We slam through the final few numbers, say goodbye, come back for Playground and Nigel, come back again for Complicated Game and Church of Women and that's it, we think. One more? Oh okay, if you insist. Again, I'm thinking, this might be the last song of the last gig I ever play with these guys. And I'm standing right next to Ed at the time, and I can't help it. "Ed, so are you going to announce your retirement then?", I ask. He looks at me, grins that big sloppy grin of his, shakes his head and tells me to fuck off! Cool! Everything's alright after all!
Radios In Motion, our previous set opener, closes the gig and we get off stage. There's congratulations and handshakes and hugs all round. I'm even more soaked than at half-time, my jeans have a tide mark just above the knees.
The others are in full-on mingle mode, chatting with anyone and everyone, some people have left but not many. I get to meet a couple more people for the first time, including some more Forum members, and suddenly I feel like collapsing. I'm just so tired I can hardly stand. And I'm soaked and cold. The only other clothes I have are last night's ones, which are smelly but thankfully not wet and smelly.
So I get changed and we're about to start packing up when someone from the Forum, who're all staying in the hotel up the road, invites the band back for a drink. Okay, we'd love to. The bar finally empties and we pack up and load the gear into the cars. Bidding farewell to The Vic we drive round the corner and park up in the street behind the hotel where everyone's staying. As Ed and I get out of the car we can hear something. Something familiar. "Hey Ed, they're playing your song!" And yep, in the warm September night air, in some backstreet in Swindon Old Town, the four of us go into group hug mode as we hear the sound of Peter Pumpkinhead being pounded out of the lungs of 40 or so of the nicest, kindest, most into-XTC-est people it's ever been my pleasure to meet. Goosebump moment number five. And the best of the lot.
When we go in we're greeted to more cheers and, much more importantly by now, more alcohol. Glyn from the Forum has a guitar and is leading the massed congregation through a dozen XTC numbers, all of which the guys know word perfect (more than I bloody do!). Stickymoan, who I only briefly met the whole time, sorry about that, takes over for a couple of numbers, including Otis's Sitting On The Dock Of The Bay, then Glyn's back, doing Beatles numbers and more XTC numbers and it seems this party could go on for ever. God, I wish it could've.
Blue hawaiian shirt guy (sorry Colin) is there and very entertaining, as are Dixidoo, and Omnibus and Karen N (thank you, no thank you, no thank you...). And Youie is still organising things and still having a great time. And I don't want to leave. It's just too good.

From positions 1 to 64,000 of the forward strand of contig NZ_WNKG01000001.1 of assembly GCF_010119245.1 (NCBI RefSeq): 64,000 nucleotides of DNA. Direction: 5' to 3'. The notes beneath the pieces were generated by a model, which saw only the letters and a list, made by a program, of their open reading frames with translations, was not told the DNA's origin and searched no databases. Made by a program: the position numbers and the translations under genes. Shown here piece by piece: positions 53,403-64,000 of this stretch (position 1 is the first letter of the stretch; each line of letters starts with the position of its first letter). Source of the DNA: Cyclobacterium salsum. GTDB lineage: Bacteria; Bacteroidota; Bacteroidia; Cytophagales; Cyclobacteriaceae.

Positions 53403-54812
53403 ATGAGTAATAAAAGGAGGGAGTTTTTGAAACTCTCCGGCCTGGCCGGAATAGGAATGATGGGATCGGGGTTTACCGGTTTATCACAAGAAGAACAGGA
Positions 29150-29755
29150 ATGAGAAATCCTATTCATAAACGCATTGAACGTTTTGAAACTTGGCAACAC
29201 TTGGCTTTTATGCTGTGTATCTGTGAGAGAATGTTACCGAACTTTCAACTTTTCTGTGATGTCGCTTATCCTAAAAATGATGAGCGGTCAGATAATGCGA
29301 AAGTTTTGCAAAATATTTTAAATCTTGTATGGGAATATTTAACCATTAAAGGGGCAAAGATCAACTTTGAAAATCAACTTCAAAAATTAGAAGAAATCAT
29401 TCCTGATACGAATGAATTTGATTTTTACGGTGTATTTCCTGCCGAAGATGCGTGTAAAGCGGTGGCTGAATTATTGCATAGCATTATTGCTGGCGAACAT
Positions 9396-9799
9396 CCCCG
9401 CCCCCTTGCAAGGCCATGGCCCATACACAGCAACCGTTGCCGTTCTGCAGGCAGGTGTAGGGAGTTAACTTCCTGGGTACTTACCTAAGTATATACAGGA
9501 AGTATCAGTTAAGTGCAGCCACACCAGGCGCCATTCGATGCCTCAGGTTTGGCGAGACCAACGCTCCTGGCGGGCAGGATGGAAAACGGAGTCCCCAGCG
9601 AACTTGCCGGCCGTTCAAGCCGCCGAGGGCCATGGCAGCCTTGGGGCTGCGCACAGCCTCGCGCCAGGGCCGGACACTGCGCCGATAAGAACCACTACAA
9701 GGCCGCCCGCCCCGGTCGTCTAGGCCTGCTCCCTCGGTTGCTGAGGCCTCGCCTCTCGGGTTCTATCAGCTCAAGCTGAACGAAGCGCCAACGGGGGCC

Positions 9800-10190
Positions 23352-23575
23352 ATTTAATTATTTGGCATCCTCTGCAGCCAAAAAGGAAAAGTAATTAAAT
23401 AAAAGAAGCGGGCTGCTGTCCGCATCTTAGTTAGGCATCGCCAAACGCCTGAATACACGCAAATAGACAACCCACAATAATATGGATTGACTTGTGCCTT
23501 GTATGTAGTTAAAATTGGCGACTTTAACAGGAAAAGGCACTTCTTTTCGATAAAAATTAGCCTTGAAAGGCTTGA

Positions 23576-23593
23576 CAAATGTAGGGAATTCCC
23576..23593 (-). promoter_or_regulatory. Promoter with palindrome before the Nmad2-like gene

Ed and Ade are the first to go. Reluctantly, I sense. Ed's got some big family thing to go to tomorrow so he needs to get home and sleep. Dan and I stay until Mad Al, the hotel landlord, finally insists on everyone leaving. Outside in the street it's almost light. We say goodbye to the last few people and it's time to head home. I've had the time of my life and it's time to get back to earth.
I've still got Ed's gear in the back of my car so I have a detour to make. I head back east, stopping off for copious amounts of coffee on the way, and finally pull up outside Ed's house in Windsor about mid-morning. I phone first because I don't want to wake him. His wife Sarah answers and says Ed is still asleep. "Good, can I just quietly bring his gear in then?". "Yeah, sure, I'll open up", she says.
A minute later the door opens and there stands Ed, huge panda rings below his eyes, wearing nothing but his boxer shorts and a huge grin. I suspect the grin's permanent. "You okay?", I ask. "Never better", he says as he starts to help me bring the gear in.
And that's about it really. It takes me another couple of hours to get across town and I get home around 11-ish I think. Normally when I drive I'll have the radio or a CD on but today I don't want to. I spend the whole journey replaying bits of the weekend in my head. The goosebump moments in particular. I feel... how do I feel? Ten feet tall I guess. X-sTatiC, even.
And so my thanks to everyone to contributed to all this. To XTC, for being the best band ever and for making all that fantastic music in the first place; to the marvellous Mouldings, a nicer family I have never met; to the people who came to Swindon for a weekend and made the event so special; and to my friends Dan, Adrian and Ed - here's to the next one fellahs!
Mick Casey, 24 September 2003. email@example.com